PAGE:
Aviation history is littered with grand failures

But what went wrong with the SuperJumbo?
Fear of Putin, Islamists and immigration is giving rise to a new generation of Soviet-style 'iron curtains' right across Europe

Fortress Europe?

Fear of Putin, Islamists and immigration is giving rise to a new generation of 'iron curtains'
Never mind what you're wearing, it's what you're reclining on

Never mind what you're wearing

It's what you're reclining on that matters
General Election 2015: Chuka Umunna on the benefits of immigration, humility – and his leader Ed Miliband

Chuka Umunna: A virus of racism runs through Ukip

The shadow business secretary on the benefits of immigration, humility – and his leader Ed Miliband
Yemen crisis: This exotic war will soon become Europe's problem

Yemen's exotic war will soon affect Europe

Terrorism and boatloads of desperate migrants will be the outcome of the Saudi air campaign, says Patrick Cockburn
Marginal Streets project aims to document voters in the run-up to the General Election

Marginal Streets project documents voters

Independent photographers Joseph Fox and Orlando Gili are uploading two portraits of constituents to their website for each day of the campaign
Game of Thrones: Visit the real-life kingdom of Westeros to see where violent history ends and telly tourism begins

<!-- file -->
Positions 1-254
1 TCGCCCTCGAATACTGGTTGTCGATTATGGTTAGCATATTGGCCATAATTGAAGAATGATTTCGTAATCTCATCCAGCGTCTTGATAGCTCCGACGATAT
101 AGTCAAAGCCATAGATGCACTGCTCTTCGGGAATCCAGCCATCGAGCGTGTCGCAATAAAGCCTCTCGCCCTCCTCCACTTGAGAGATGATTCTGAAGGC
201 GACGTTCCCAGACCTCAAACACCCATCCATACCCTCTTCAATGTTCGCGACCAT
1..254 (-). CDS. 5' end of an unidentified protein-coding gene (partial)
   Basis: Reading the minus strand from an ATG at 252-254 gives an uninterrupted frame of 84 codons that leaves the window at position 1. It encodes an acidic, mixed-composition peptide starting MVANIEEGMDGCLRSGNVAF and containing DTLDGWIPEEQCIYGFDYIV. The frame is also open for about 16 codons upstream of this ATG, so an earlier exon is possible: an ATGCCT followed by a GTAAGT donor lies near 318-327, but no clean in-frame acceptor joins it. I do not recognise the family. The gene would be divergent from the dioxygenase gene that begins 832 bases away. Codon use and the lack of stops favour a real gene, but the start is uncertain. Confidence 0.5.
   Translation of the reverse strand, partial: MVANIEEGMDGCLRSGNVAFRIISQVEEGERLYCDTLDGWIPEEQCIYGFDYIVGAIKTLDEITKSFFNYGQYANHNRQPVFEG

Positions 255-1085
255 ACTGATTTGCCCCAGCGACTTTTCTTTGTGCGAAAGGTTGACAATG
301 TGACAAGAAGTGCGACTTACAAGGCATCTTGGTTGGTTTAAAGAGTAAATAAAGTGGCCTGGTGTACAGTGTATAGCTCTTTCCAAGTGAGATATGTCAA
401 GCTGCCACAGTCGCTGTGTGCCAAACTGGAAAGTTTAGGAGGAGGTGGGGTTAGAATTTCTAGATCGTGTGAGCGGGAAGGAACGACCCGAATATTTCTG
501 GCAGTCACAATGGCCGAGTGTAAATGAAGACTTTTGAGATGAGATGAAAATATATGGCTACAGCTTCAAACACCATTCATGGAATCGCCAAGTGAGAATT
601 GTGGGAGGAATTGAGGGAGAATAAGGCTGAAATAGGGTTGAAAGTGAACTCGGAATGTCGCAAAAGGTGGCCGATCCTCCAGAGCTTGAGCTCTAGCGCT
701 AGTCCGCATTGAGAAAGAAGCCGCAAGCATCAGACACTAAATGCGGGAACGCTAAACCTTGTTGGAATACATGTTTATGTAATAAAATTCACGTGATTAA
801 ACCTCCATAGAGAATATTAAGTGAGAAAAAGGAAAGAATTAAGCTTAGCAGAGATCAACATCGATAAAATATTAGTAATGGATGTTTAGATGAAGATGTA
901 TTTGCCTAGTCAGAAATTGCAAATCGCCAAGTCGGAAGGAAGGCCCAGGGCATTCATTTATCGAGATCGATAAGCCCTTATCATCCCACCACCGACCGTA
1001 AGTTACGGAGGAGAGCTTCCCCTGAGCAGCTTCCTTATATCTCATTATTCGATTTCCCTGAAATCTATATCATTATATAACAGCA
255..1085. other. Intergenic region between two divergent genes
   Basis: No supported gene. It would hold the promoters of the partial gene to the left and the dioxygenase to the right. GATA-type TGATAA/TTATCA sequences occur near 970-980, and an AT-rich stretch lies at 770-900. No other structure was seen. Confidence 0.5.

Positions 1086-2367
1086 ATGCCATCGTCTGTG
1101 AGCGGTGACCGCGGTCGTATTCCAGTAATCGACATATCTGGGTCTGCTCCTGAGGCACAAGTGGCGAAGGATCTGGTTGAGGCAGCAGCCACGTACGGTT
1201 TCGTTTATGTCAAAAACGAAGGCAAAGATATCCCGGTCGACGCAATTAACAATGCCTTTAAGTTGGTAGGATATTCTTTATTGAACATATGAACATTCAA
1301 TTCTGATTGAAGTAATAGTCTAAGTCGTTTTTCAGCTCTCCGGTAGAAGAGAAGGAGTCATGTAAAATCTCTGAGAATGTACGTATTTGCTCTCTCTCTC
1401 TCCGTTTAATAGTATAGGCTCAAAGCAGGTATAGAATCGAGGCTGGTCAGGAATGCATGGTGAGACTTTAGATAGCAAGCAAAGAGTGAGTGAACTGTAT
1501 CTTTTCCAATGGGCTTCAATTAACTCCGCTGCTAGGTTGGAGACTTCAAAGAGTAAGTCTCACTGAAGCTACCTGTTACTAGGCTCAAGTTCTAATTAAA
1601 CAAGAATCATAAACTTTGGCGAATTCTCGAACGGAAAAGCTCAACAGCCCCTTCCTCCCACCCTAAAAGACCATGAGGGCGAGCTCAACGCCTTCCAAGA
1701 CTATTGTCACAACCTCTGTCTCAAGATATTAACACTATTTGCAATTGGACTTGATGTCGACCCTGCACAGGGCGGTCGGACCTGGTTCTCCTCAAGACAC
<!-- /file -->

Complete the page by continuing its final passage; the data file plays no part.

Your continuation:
The real-life kingdom of Westeros

Is there something a little uncomfortable about Game of Thrones shooting in Northern Ireland?
How to survive a social-media mauling, by the tough women of Twitter

How to survive a Twitter mauling

Mary Beard, Caroline Criado-Perez, Louise Mensch, Bunny La Roche and Courtney Barrasford reveal how to trounce the trolls
Gallipoli centenary: At dawn, the young remember the young who perished in one of the First World War's bloodiest battles

At dawn, the young remember the young

A century ago, soldiers of the Empire – many no more than boys – spilt on to Gallipoli’s beaches. On this 100th Anzac Day, there are personal, poetic tributes to their sacrifice
Dissent is slowly building against the billions spent on presidential campaigns – even among politicians themselves

Follow the money as never before

Dissent is slowly building against the billions spent on presidential campaigns – even among politicians themselves, reports Rupert Cornwell
Samuel West interview: The actor and director on austerity, unionisation, and not mentioning his famous parents

Samuel West interview

The actor and director on austerity, unionisation, and not mentioning his famous parents
General Election 2015: Imagine if the leading political parties were fashion labels

Imagine if the leading political parties were fashion labels

Fashion editor, Alexander Fury, on what the leaders' appearances tell us about them
Phumzile Mlambo-Ngcuka: Home can be the unsafest place for women

Phumzile Mlambo-Ngcuka: Home can be the unsafest place for women

The architect of the HeForShe movement and head of UN Women on the world's failure to combat domestic violence